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Author: Patrick Stiles

1 The Ingvæonic–Non-Ingvæonic Divergence 1.1 Old English and Old High German The paradigms of the third person anaphoric pronoun in the West Germanic languages show a split between Ingvæonic and non-Ingvæonic. The Ingvæonic dialects have numerous forms with initial h -, in contrast to

In: Amsterdamer Beiträge zur älteren Germanistik

deduced from the glosses to position their language within the West-Germanic dialect continuum. 1.1 Previous Research on the Glosses The literature on the Lex Salica and the Malberg glosses reaches far back; the earliest text editions date from the 19th century (Laspeyres, 1833; Merkel & Grimm

In: Amsterdamer Beiträge zur älteren Germanistik
Proceedings of the Symposium Held in Amsterdam, 12-13 June 1989
Etymology is that branch of historical linguistics which studies the history and origin of words, usually presenting its results in dictionary shape. The enduring popular demand for etymological dictionaries has demonstrated the social relevance of this branch of linguistics. The present volume concerns the etymology of the Modern Germanic languages of Western Europe: Dutch, German, English and Frisian.
Current Trends reports on recently completed etymological dictionaries or on such projects in progress. The contributors communicate their experiences in tackling the problems they encountered both in their researches and in shaping their findings. As a result, the volume offers a blend of theoretical and practical approaches to etymological lexicography which makes stimulating reading for university courses in etymology, as many of the problems signalled for one language also apply to other ones. Simultaneously, the book offers the specialist the opportunity to keep abreast of the advances made over the past ten years.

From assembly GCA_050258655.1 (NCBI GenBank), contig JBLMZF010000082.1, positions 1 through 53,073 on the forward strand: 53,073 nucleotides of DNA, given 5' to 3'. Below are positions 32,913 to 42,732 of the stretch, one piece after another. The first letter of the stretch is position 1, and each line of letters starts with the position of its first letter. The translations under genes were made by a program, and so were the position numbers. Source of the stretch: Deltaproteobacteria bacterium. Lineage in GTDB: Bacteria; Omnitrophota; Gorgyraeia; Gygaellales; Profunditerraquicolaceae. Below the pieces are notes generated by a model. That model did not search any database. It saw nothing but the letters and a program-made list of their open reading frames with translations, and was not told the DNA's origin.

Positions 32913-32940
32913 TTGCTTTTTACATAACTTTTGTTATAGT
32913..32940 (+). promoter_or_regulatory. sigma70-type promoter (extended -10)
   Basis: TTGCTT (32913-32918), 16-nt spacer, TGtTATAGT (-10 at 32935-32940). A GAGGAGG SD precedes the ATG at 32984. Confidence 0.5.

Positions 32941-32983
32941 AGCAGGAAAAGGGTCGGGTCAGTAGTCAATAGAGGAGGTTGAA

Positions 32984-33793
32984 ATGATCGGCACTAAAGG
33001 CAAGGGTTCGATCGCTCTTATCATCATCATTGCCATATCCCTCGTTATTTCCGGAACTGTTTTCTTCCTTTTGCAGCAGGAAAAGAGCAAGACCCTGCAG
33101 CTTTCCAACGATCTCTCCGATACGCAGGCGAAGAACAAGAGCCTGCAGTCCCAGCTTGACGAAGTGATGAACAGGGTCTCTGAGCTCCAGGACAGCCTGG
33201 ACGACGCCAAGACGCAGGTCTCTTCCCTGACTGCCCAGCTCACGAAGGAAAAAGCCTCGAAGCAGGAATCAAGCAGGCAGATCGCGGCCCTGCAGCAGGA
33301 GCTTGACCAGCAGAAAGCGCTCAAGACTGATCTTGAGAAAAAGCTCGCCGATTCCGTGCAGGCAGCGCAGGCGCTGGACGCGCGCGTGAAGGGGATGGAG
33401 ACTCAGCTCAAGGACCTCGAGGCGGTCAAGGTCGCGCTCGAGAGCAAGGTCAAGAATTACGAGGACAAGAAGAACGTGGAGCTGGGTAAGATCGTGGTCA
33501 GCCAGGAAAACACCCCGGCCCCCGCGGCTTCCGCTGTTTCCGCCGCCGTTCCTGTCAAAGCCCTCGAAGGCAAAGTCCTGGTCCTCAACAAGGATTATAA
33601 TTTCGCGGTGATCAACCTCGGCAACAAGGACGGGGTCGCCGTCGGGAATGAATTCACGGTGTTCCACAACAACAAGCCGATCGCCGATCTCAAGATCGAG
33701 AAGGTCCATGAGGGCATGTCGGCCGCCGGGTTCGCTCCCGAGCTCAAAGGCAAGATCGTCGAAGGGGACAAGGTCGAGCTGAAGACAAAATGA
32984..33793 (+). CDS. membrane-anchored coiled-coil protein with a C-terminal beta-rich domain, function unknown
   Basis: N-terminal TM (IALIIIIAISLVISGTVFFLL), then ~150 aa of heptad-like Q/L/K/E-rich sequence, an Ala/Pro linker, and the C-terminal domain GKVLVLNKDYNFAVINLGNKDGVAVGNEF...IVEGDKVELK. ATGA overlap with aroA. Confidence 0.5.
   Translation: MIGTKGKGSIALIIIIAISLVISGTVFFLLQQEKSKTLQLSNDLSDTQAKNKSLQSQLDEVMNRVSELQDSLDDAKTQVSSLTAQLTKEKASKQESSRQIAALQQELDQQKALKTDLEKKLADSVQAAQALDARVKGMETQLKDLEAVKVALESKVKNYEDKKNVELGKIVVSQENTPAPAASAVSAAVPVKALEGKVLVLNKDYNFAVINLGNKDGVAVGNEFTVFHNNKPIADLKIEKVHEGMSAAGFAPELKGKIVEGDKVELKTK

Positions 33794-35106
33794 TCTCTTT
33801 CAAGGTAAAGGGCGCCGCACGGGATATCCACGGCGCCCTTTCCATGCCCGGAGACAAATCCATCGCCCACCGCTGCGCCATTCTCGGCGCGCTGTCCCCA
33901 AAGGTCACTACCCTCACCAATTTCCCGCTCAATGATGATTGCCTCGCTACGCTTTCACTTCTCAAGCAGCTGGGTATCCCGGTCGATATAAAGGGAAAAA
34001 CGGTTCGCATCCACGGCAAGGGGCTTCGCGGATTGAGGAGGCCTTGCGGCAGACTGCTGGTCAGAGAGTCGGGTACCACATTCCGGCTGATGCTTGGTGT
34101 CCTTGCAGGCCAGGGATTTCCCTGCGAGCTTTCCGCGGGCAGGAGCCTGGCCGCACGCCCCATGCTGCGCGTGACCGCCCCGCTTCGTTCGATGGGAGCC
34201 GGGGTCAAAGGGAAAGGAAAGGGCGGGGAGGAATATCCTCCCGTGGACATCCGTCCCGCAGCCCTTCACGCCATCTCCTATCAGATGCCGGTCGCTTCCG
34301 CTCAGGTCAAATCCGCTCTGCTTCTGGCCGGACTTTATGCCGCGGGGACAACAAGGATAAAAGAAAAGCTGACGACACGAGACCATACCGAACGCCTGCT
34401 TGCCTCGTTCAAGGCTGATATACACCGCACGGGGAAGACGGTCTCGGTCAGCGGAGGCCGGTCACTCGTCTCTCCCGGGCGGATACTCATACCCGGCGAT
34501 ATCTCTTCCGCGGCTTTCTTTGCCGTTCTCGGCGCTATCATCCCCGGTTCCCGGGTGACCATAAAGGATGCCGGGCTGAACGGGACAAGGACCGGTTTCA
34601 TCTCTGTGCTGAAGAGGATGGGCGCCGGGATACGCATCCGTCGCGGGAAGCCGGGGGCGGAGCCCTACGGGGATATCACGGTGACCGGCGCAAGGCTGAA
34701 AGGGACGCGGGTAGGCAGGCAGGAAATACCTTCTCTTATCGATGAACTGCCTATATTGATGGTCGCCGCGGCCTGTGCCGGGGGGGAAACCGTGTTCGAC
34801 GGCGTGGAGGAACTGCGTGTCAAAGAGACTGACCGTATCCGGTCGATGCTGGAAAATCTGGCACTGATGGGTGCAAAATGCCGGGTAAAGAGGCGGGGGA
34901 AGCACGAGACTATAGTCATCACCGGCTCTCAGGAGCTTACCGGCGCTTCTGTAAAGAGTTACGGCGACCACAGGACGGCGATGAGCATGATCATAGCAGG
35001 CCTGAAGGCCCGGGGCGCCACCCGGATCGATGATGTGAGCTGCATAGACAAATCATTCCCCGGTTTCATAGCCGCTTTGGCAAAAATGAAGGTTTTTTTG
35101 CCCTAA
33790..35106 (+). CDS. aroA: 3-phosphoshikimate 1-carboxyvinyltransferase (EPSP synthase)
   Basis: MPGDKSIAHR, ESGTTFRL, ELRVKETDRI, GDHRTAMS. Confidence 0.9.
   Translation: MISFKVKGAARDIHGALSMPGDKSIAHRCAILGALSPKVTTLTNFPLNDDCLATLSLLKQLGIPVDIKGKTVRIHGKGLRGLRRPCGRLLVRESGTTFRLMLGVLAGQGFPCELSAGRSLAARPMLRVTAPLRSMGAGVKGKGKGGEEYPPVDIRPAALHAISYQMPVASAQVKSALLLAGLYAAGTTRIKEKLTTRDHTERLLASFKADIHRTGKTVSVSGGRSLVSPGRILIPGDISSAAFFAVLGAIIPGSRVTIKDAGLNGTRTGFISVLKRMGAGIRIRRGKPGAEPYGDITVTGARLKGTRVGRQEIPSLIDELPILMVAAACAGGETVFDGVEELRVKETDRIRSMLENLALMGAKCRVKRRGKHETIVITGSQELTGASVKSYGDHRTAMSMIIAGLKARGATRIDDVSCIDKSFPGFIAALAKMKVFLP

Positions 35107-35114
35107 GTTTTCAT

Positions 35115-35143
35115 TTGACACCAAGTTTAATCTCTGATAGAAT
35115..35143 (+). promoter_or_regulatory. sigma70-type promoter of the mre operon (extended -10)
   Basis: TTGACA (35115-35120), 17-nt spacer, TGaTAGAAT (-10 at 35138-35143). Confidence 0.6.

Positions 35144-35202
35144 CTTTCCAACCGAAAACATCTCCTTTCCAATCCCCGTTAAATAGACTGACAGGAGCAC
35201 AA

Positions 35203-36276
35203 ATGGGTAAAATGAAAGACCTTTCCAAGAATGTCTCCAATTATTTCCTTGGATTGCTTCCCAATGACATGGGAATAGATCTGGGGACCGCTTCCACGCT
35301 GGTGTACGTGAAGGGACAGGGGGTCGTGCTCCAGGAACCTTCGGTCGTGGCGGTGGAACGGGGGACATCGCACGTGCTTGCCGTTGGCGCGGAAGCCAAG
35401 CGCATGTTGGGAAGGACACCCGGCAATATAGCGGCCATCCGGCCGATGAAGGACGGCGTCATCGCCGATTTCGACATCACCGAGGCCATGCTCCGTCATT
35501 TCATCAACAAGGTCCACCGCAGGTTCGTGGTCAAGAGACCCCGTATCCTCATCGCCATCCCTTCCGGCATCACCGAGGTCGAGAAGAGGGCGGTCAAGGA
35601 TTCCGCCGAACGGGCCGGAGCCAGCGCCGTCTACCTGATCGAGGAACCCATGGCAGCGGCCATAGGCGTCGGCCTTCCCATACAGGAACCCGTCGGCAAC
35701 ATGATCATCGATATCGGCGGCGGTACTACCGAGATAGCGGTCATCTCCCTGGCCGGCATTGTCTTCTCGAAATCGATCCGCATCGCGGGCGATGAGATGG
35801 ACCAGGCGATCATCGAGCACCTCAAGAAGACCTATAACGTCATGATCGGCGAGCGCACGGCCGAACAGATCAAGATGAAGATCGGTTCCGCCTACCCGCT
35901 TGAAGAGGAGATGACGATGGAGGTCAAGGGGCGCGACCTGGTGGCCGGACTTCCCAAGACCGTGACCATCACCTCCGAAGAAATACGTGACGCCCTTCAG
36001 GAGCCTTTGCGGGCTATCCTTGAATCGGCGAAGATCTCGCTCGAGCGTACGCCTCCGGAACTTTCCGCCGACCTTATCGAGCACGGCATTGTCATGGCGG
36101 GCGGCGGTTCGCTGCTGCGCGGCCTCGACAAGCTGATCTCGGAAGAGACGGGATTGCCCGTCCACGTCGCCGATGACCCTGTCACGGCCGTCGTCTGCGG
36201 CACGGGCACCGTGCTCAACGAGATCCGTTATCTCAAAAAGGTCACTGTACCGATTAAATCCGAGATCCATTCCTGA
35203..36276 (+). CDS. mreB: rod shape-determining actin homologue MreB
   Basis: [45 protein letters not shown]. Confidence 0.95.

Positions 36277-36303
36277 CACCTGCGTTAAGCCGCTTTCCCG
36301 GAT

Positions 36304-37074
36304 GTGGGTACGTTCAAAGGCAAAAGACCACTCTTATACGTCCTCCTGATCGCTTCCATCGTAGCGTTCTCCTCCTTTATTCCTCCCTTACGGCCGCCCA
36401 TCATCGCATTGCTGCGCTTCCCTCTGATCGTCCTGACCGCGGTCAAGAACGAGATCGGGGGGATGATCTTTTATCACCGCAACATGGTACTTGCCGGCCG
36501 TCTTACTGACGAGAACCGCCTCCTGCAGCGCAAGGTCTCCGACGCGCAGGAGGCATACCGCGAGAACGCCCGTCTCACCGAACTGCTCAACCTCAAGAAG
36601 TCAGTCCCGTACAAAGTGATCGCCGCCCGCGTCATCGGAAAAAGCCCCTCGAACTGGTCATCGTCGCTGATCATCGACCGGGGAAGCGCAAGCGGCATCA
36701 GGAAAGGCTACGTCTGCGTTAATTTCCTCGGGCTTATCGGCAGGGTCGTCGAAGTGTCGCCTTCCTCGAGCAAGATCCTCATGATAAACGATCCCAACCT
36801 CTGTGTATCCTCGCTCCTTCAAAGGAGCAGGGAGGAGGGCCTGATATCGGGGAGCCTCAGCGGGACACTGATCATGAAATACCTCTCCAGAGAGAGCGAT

Contributors:
Dutch: Willy Pijnenburg, Rolf H. Bremmer Jr, Arend Quak, Marlies Philippa, and Edgar C. Polomé.
German: Rolf Hiersche, Wolfgang Pfeifer, Willy Sanders, and Elmar Seebold.
English: Terry F. Hoad and Anatoly Liberman.
Frisian: Klaas F. van der Veen.
In: Amsterdamer Beiträge zur älteren Germanistik
In: Amsterdamer Beiträge zur älteren Germanistik

criteria for determining descent are idiosyncratic; 2 E & F don’t follow those criteria; 3 by E & F ’s criteria, English is clearly West Germanic (WGmc). First, E & F write (2014: 57) that “no principles of linguistic descent even remotely depend on differences in sources of vocabulary.” Instead, a

In: Language Dynamics and Change
Author: Anders Holmberg

Anglicized Norse? Emonds and Faarlund (2014, this issue; henceforth E & F ) argue that it is the latter. In that sense, Middle English would be North Germanic rather than West Germanic. Consequently, since Modern English is a descendant of Middle English, it, too, would be a North Germanic language. E & F

In: Language Dynamics and Change
Author: Bernd Kortmann

the L 1 and L 2 varieties of English One last remark on E & F from a dialectologist’s point of view: It might be instructive to look at the morphosyntactic variation observable in present-day and historical varieties of continental West Germanic dialects. Here we find a number of features that

In: Language Dynamics and Change
Author: Peter Trudgill

just that English has been profoundly influenced by ON syntax, but also that it belongs on the North Germanic branch of the Germanic family tree, not the West Germanic: English, they say, is North Germanic. But as was noted long ago by Schmidt (1872) and Schuchardt (1868), the family tree model is

In: Language Dynamics and Change

and Norse were, at the time of contact in England, genetically and typologically very close. Proto-Germanic split into its several daughter languages around 500  BCE , and Proto-Northwest Germanic split into North and West Germanic even later. Compare Slavic languages, which split from Proto

In: Language Dynamics and Change